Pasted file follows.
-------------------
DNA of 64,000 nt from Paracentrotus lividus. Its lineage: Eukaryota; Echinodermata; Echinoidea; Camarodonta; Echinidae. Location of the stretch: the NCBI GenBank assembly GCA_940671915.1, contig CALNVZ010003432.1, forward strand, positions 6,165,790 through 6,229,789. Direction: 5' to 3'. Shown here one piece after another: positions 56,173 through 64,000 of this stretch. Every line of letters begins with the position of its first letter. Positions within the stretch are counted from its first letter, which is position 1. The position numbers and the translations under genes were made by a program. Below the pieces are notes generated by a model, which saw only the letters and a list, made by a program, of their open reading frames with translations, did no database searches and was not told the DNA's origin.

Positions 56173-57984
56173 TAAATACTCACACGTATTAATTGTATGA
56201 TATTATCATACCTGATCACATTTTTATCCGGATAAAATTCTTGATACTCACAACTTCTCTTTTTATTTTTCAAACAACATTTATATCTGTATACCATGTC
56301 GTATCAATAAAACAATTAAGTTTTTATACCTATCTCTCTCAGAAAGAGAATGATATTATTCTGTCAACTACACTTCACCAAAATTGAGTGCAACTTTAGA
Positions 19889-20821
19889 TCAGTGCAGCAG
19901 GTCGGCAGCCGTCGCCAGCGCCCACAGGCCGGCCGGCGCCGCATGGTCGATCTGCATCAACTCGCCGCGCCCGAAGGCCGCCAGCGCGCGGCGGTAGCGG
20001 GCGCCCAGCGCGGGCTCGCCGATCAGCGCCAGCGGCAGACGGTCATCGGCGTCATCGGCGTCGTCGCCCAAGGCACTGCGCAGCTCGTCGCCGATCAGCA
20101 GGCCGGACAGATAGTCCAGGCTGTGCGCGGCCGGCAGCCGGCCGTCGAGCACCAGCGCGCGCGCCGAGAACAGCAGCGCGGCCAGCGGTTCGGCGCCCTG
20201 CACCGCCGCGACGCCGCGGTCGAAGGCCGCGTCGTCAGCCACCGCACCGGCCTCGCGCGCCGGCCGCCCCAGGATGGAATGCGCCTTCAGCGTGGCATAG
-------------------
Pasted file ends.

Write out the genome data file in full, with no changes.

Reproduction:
DNA of 64,000 nt from Paracentrotus lividus. Its lineage: Eukaryota; Echinodermata; Echinoidea; Camarodonta; Echinidae. Location of the stretch: the NCBI GenBank assembly GCA_940671915.1, contig CALNVZ010003432.1, forward strand, positions 6,165,790 through 6,229,789. Direction: 5' to 3'. Shown here one piece after another: positions 56,173 through 64,000 of this stretch. Every line of letters begins with the position of its first letter. Positions within the stretch are counted from its first letter, which is position 1. The position numbers and the translations under genes were made by a program. Below the pieces are notes generated by a model, which saw only the letters and a list, made by a program, of their open reading frames with translations, did no database searches and was not told the DNA's origin.

Positions 56173-57984
56173 TAAATACTCACACGTATTAATTGTATGA
56201 TATTATCATACCTGATCACATTTTTATCCGGATAAAATTCTTGATACTCACAACTTCTCTTTTTATTTTTCAAACAACATTTATATCTGTATACCATGTC
56301 GTATCAATAAAACAATTAAGTTTTTATACCTATCTCTCTCAGAAAGAGAATGATATTATTCTGTCAACTACACTTCACCAAAATTGAGTGCAACTTTAGA
Positions 19889-20821
19889 TCAGTGCAGCAG
19901 GTCGGCAGCCGTCGCCAGCGCCCACAGGCCGGCCGGCGCCGCATGGTCGATCTGCATCAACTCGCCGCGCCCGAAGGCCGCCAGCGCGCGGCGGTAGCGG
20001 GCGCCCAGCGCGGGCTCGCCGATCAGCGCCAGCGGCAGACGGTCATCGGCGTCATCGGCGTCGTCGCCCAAGGCACTGCGCAGCTCGTCGCCGATCAGCA
20101 GGCCGGACAGATAGTCCAGGCTGTGCGCGGCCGGCAGCCGGCCGTCGAGCACCAGCGCGCGCGCCGAGAACAGCAGCGCGGCCAGCGGTTCGGCGCCCTG
20201 CACCGCCGCGACGCCGCGGTCGAAGGCCGCGTCGTCAGCCACCGCACCGGCCTCGCGCGCCGGCCGCCCCAGGATGGAATGCGCCTTCAGCGTGGCATAG